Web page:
November 24, 2019
Foreign Minister Shah Mehmood Qureshi said on Sunday that the China-Pakistan Economic Corridor (CPEC) is a project that was necessary for Pakistan's development, and is likely to further expand. While speaking to media in Multan, FM Qureshi called CPEC a "game-changer", and told media that there were no restrictions on other countries like the United States to invest in the economic zones being established under the project. The government's spokesperson, Firdous Ashiq Awan, also voiced her views through a series of tweets around the project. She said the corridor was to open "new vistas" of economic development and prosperity, not just for Pakistan and China, but the entire region at large.
"Do not concur with US concerns on the project," Awan said, "CPEC is a guarantor of our economic development." The comments from the government came after the US government's top diplomat for South Asia, Assistant Secretary of State Alice Wells, had spoken to the press about American concerns regarding the corridor. In reference to the media reports surrounding CPEC, Wells said: “It’s clear or needs to be clear that CPEC is not about aid. This is almost always the form of loans or other forms of financing, often non-concessional with sovereign guarantees or guaranteed profits for Chinese state-own enterprises that are repatriated to China." She contrasted this kind of economic "support", which was in fact debt financing, with American grant-based aid. Wells also claimed American investment brought with it American "values, processes and expertise" that added up to more than just economic aid.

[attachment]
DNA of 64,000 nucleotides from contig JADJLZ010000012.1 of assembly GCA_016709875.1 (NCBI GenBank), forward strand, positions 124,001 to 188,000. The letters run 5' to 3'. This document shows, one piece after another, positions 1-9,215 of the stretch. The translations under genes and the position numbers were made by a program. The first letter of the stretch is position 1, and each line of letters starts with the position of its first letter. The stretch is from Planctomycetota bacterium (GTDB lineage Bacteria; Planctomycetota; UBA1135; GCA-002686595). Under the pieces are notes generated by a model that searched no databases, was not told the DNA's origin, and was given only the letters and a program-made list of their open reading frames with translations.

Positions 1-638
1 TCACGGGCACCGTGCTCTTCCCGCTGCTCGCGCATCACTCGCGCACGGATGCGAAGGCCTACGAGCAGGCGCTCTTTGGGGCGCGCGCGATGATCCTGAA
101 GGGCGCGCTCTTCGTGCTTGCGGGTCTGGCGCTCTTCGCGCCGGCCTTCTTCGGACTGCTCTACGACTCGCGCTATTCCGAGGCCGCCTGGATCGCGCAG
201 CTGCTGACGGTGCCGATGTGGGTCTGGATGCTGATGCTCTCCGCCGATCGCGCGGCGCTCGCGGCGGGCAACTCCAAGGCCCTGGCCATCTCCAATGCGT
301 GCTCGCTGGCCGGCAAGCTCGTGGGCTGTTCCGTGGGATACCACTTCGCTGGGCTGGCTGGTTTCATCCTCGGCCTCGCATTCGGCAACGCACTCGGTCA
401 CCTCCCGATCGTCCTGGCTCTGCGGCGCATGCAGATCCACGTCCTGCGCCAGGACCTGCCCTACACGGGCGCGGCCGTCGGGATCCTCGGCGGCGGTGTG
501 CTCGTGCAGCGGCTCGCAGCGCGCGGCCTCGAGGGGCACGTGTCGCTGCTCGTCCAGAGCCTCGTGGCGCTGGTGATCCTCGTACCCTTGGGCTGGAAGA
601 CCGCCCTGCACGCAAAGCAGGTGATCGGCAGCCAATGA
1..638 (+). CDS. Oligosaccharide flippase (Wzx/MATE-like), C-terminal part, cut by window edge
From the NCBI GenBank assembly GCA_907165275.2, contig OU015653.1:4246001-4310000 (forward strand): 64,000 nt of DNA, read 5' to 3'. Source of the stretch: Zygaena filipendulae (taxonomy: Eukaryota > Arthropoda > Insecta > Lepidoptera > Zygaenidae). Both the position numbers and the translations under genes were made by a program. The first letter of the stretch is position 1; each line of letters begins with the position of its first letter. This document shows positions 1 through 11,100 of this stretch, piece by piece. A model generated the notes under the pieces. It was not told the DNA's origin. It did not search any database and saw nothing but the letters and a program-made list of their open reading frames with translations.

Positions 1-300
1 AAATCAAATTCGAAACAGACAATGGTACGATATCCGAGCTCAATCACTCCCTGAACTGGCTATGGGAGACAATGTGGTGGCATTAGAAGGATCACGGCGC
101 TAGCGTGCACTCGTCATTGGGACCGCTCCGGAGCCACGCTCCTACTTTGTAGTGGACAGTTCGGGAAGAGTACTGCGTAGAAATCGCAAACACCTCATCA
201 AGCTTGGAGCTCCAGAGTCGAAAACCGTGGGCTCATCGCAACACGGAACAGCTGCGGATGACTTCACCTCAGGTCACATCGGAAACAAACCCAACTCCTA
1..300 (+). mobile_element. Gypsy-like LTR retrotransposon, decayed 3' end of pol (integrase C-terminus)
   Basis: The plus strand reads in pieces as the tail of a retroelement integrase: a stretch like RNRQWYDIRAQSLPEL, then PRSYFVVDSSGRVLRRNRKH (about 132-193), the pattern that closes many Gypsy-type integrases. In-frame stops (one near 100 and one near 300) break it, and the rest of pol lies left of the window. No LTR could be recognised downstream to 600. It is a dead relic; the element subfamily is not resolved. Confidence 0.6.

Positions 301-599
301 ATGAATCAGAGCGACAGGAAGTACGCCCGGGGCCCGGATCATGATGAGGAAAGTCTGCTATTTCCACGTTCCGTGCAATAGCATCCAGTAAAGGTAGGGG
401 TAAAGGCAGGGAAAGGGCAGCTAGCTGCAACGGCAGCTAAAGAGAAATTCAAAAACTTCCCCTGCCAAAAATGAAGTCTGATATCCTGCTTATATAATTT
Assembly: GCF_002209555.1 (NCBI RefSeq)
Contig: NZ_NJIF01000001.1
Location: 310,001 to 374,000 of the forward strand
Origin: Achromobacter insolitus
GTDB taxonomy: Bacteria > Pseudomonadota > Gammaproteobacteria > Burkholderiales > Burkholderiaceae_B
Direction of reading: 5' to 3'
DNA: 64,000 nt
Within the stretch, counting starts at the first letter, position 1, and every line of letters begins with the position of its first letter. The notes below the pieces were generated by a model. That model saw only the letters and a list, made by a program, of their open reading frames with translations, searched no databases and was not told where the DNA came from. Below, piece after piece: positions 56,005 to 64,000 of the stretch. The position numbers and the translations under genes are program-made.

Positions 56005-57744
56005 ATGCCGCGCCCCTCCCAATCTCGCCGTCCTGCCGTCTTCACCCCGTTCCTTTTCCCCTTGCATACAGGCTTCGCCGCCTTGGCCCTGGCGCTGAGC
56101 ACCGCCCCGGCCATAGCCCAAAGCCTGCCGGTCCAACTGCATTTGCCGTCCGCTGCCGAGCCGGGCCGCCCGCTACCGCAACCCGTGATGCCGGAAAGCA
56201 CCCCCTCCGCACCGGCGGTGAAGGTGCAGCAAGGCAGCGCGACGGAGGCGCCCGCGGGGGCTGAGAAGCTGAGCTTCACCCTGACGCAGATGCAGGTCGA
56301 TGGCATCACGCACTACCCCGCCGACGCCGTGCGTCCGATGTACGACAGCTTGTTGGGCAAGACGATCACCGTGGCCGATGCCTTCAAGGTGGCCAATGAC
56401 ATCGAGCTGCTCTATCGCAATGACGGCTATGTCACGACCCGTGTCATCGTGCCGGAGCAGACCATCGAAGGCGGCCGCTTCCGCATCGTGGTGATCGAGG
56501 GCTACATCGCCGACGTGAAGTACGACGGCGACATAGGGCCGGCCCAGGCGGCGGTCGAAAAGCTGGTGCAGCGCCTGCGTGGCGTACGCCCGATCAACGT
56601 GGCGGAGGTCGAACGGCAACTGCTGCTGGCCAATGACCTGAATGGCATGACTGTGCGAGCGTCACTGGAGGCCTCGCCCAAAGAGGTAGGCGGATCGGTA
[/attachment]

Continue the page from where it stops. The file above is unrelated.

On the economy, she said: “Now, together with non-CPEC Chinese debts payments, China is going to take a growing toll on the Pakistan economy, especially when the bulk of payment starts to come due in the next four to six years.” This Friday, Chinese Ambassador to Pakistan Yao Jing rejected the diplomat's comments, saying that Beijing would never pressurize Islamabad to pay off its debts. He said that China would not act like the International Monetary Fund (IMF). "If Pakistan is in need, China would never ask it to repay its loans in time," said Jing.